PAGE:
Evolutionary trace analysis of the a-D-phosphohexomutase superfamily [abstract]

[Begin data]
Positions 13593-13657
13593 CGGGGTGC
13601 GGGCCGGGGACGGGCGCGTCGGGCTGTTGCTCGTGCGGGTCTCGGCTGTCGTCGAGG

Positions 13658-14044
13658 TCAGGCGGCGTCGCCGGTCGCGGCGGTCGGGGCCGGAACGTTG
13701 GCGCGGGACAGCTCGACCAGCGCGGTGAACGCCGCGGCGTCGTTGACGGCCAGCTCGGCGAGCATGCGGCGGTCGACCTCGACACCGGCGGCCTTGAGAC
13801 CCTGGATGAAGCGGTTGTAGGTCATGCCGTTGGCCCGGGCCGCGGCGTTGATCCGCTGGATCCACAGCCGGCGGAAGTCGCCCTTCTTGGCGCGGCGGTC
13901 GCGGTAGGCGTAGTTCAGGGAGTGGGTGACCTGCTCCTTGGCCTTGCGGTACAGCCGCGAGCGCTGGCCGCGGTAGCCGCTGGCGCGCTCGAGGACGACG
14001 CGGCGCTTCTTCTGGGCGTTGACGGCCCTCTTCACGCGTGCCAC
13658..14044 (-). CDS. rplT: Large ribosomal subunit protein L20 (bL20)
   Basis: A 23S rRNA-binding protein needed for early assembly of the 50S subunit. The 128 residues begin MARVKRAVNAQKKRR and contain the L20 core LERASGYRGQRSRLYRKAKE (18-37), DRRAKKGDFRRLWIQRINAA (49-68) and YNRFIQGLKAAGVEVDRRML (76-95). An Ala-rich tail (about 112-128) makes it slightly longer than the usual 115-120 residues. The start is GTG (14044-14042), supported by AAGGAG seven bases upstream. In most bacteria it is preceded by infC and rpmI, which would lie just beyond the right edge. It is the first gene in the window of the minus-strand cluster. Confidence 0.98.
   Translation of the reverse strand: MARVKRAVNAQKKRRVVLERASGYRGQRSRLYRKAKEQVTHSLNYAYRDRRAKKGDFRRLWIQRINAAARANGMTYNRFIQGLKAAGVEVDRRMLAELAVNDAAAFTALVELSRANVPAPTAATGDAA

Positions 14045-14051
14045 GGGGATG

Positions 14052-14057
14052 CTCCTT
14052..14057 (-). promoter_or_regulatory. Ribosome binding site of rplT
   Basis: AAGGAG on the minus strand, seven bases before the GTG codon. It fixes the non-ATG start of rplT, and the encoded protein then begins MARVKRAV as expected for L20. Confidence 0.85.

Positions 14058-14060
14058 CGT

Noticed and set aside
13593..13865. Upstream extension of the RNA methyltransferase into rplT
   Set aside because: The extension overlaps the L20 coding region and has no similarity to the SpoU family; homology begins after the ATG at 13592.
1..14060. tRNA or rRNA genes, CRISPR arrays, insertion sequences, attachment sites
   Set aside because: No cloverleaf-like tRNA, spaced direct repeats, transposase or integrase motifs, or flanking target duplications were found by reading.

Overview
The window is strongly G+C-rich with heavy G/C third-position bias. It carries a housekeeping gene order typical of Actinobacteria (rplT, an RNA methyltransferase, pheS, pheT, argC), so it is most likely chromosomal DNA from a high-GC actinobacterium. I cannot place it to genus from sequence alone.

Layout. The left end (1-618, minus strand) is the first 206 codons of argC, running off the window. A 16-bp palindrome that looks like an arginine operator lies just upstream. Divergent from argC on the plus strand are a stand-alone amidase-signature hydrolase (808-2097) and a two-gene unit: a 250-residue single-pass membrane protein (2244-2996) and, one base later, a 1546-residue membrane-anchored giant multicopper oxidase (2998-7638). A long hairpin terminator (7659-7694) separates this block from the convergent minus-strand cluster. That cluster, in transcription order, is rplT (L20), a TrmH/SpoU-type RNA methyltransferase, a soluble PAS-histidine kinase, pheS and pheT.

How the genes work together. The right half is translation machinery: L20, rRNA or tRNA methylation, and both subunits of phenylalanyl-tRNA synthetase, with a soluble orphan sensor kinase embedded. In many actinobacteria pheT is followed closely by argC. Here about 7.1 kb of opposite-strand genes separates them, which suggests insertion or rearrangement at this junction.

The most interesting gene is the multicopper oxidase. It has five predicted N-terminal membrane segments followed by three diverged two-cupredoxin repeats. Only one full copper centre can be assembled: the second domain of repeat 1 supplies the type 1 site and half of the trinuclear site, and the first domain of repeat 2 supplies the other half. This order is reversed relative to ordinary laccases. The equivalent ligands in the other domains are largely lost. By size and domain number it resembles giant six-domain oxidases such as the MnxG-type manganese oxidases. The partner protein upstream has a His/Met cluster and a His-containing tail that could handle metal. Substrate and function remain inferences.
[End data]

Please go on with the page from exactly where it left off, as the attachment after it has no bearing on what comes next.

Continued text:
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Pseudomonas aeruginosa is an opportunistic human pathogen and a leading cause of hospital-acquired infections. It is a common cause of infections in cystic fibrosis, immunocompromised, and burn patients. Adding to its pathogenicity, P. aeruginosa produces multiple virulence factors, including lipopolysaccharide, rhamnolipid, and alginate. These exoproducts render the bacterium resistant to antibiotic treatment and the host immune response, and proteins involved in their biosynthesis are thus attractive candidates for inhibitor design. One enzyme in particular, phosphomannomutase/phosphoglucomutase (PMM/PGM), is required for the production of all three exoproducts, and has been characterized both structurally and mechanistically. PMM/PGM is a member of the phosphohexomutase superfamily, which encompasses four groups of enzymes: PMM/PGM, phosphoglucomutase, phosphoglucosaminemutase, and phosphoacetylglucosaminemutase. These proteins catalyze a reversible, intramolecular phosphoryl transfer for a variety of phosphosugar substrates in bacteria, eukaryotes, and archae. Recently, we have used the evolutionary trace analysis to examine sixty-nine members of the phosphohexomutase superfamily. This method uses sequencesequence and sequence-structure comparisons to identify residues that are evolutionarily conserved and therefore presumably of structural and/or functional importance. According to this analysis, many active site residues important for the generic phosphoryl transfer mechanism are conserved throughout the enzyme family. Also, some important regions show class-specific differences in sequence that appear to be correlated with differences in substrate specificity exhibited by subgroups of the family. The results from this research provide new insight into enzyme mechanism and substrate recognition by the phosphohexomutase family.